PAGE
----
Legislation that would establish a program to allow 18-21-year olds to drive commercial motor vehicles in interstate commerce after an apprenticeship and under limited conditions has been reintroduced in both the House of Representatives and the Senate. The DRIVE Safe Act, H.R. 1374 and S. 569, would require completion of two separate apprenticeships before a driver under 21 years of age could drive a CMV in interstate commerce. The first apprenticeship would require a minimum of 120 on-duty hours, with at least 80 hours behind the wheel of a CMV accompanied by an experienced driver. The apprentice would have to pass established performance benchmarks, including: interstate, city traffic, rural 2-lane, and evening driving; safety awareness; speed and space management; lane control; mirror scanning; right and left turns; and logging and complying with rules relating to hours of service.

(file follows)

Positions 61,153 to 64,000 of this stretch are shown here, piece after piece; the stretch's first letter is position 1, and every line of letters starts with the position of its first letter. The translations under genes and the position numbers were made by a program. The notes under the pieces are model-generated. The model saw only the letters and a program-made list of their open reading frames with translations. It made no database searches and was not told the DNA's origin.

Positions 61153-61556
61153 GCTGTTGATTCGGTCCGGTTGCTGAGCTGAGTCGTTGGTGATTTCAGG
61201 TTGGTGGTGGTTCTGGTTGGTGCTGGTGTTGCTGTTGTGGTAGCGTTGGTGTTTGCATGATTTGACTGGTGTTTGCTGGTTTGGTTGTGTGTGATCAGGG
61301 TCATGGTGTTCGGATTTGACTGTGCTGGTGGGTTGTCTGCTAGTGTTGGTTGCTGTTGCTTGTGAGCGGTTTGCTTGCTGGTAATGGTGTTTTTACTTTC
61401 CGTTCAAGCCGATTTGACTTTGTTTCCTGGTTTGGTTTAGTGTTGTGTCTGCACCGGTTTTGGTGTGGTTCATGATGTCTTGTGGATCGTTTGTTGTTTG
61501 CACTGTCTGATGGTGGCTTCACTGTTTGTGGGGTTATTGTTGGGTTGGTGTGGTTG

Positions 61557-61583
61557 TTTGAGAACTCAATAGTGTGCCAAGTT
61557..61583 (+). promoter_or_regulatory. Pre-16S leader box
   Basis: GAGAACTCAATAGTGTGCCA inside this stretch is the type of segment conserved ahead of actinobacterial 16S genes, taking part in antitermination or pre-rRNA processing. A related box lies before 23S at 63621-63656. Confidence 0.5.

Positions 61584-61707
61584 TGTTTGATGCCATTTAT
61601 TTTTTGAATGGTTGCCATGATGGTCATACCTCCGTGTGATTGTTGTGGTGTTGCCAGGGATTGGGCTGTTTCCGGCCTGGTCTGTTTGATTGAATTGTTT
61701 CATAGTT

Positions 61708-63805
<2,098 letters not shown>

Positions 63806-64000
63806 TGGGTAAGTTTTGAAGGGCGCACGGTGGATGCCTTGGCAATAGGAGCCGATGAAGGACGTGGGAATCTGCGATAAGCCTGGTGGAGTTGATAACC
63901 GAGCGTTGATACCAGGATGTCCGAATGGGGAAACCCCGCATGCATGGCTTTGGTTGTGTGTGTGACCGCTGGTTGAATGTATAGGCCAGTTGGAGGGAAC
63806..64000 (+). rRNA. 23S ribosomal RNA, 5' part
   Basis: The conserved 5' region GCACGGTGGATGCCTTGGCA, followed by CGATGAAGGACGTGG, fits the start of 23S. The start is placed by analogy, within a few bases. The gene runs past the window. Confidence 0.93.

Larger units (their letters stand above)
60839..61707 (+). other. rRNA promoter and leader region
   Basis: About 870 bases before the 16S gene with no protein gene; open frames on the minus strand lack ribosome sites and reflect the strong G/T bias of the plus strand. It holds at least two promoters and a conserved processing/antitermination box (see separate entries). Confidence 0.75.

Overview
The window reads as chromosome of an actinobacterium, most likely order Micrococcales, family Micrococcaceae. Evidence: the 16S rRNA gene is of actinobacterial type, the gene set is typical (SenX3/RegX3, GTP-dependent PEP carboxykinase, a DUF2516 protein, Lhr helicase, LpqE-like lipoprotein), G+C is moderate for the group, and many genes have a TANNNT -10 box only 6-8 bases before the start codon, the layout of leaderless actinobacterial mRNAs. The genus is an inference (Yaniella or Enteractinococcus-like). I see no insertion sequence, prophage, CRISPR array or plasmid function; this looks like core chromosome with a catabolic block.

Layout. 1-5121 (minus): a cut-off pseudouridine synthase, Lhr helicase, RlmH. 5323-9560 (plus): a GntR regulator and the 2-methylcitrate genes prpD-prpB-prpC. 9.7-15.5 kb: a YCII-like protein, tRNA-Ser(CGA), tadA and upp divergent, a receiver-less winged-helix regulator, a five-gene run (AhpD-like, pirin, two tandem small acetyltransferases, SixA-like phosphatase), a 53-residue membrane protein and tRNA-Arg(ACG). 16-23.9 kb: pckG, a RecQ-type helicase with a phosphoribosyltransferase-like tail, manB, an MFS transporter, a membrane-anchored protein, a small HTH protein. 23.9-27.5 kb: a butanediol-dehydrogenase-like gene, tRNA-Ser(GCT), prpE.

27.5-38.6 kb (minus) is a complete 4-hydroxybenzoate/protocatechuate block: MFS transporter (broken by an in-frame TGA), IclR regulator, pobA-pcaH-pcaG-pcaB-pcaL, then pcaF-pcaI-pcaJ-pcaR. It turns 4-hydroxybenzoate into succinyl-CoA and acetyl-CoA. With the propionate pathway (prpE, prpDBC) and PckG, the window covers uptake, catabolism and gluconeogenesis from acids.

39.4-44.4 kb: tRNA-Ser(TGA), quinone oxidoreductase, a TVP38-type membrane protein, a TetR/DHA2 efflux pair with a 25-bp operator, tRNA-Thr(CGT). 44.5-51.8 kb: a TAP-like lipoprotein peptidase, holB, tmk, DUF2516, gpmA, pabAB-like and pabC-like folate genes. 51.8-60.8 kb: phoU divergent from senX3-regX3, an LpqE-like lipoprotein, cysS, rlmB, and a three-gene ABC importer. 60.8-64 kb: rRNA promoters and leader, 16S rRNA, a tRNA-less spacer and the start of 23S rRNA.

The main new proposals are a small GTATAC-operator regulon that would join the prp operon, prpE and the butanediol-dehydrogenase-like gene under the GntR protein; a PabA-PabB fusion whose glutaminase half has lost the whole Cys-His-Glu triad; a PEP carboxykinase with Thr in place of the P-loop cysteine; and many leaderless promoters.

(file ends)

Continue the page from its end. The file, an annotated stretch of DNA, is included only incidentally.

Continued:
The second apprenticeship would require a minimum of 280 on-duty hours, with at least 160 hours behind the wheel of a CMV. The apprentice would have to pass additional performance benchmarks, including backing and maneuvering in close quarters; pre-trip inspections; fueling procedures; weighing loads, weight distribution, and sliding tandems; coupling and uncoupling procedure; and trip planning, truck routes, map reading, navigation, and permits. NPTC, along with 63 other trade associations, supports enactment of this legislation, which is an attempt to mitigate the driver shortage throughout the trucking industry. The American Trucking Associations has produced a fact sheet on the bills.